Since people tend to use the same credentials for most of their online accounts, most of these attacks were successful. This incident wouldn’t have happened in the first place if Ring had a more solid security protocol.
Hackers hack Ring doorbells and cameras using two methods, namely:
Password spraying is a method in which hackers use multiple common and default passwords to brute force their way into your account. It goes without saying that the weaker the password is, the easier it’ll be for a hacker to gain access to the device.
Ring doorbells and cameras with common or weak passwords are among the first that fall victim to these attacks. This is why cybersecurity companies recommend changing your account passwords once every month or so.
Wi-Fi jamming, as the name suggests, “jams” or interrupts Wi-Fi and Bluetooth communications to prevent the transmission of alarms within wireless security systems. Once the Wi-Fi is jammed, hackers have free reign of the home without worrying about alerts and security measures placed by the homeowners.
Wi-Fi jammers intercept system communication through a device known as Wi-Fi jammers or simply jammers.
Jammers are sold for as cheap as $5 and can be bought from less-than-reputable technology centers and online markets (i.e., AliExpress, Made-in-China, Wish). These devices are illegal to own and use in the US.
According to US Federal law and the Federal Communications Commission (FCC), the operation, sale, or marketing of any type of jamming equipment is strongly prohibited.
But how do jammers work, exactly? It’s much more straightforward than you might have initially thought. Wi-Fi relies on radio frequencies to send signals between devices. To receive said frequencies and the information found within, the radio receiver (internet router) needs to obtain waves of certain frequencies—particularly 2.4Ghz or 5Ghz.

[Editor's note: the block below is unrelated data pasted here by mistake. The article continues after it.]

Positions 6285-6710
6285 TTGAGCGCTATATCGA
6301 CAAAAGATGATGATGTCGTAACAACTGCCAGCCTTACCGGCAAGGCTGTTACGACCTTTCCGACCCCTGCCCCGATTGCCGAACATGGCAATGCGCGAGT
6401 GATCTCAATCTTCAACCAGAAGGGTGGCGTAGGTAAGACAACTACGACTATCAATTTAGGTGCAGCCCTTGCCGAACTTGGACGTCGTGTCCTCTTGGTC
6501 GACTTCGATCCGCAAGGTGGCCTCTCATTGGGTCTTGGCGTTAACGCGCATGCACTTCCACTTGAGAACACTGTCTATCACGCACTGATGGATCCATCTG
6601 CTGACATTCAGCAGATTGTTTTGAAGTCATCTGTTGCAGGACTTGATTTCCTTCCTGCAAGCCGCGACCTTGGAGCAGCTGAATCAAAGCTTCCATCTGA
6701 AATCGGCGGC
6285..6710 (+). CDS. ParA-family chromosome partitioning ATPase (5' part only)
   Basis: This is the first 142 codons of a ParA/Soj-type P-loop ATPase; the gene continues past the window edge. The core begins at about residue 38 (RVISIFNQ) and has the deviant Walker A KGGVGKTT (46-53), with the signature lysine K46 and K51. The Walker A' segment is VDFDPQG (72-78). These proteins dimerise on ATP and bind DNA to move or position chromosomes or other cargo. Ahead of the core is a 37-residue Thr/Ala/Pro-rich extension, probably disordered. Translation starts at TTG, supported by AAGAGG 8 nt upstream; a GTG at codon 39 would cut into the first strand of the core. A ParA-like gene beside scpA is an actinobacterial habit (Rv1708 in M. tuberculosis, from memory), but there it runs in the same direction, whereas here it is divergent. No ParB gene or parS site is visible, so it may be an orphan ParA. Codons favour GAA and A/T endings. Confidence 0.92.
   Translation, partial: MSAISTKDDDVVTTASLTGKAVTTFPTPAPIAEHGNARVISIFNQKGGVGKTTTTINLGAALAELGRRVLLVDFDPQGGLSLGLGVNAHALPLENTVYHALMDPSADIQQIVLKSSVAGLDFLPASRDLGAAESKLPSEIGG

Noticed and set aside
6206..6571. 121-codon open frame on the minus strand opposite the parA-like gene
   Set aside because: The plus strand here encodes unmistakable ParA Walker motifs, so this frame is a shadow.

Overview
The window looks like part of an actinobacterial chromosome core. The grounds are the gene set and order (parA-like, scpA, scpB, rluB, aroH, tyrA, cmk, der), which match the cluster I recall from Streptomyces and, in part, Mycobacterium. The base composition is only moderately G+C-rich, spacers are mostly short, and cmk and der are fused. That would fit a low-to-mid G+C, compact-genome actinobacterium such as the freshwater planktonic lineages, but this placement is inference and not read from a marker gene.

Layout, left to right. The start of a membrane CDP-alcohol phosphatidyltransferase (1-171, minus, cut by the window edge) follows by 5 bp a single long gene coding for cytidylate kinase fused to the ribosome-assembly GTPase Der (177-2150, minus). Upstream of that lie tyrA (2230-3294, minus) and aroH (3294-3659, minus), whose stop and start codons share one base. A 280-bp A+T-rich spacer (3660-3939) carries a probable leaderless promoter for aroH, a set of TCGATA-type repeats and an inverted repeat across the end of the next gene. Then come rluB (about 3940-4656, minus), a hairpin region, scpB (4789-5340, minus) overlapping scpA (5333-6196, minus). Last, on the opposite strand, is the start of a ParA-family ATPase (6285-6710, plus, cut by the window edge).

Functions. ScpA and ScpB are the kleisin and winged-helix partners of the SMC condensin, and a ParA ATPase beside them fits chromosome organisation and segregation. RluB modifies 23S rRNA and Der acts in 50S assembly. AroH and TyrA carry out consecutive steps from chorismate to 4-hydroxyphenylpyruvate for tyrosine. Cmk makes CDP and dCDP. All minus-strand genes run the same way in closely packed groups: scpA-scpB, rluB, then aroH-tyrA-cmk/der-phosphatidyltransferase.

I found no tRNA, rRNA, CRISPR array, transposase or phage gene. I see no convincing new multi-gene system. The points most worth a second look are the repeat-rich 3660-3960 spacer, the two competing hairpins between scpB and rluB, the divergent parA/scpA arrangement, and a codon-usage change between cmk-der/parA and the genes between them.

These frequencies create a clear path that allows the receiver to send information to the device (security system).
Jammers prevent the transfer of data by creating “traffic” in a local area, effectively blocking the path between the receiver and the device.
Said traffic will overpower the Wi-Fi signal, thereby causing a lapse in communication between the router and the security system. Due to the lack of connection, the security system will fail and render it useless.
How Do You Prevent Your Ring Security System from Getting Hacked?
Security breaches are threats that must be taken extremely seriously. In a single year, over one million burglaries are committed. Although most were spur-of-the-moment decisions, a decent chunk of these invasions was planned in advance.
Wi-Fi-powered security systems may pose potential dangers to you and your family, but this doesn’t mean you should stop using them. If you’re planning to use Ring doorbells and cameras, never fully trust the company and take the necessary precautions yourself.
Use a Strong Password
This advice is simple yet important. Since 2017, over 500 million passwords have been stolen from unsuspecting victims and sold to the dark web. 51% of internet users use the same password for their work and personal accounts, making it even easier to gather information and hack system accounts.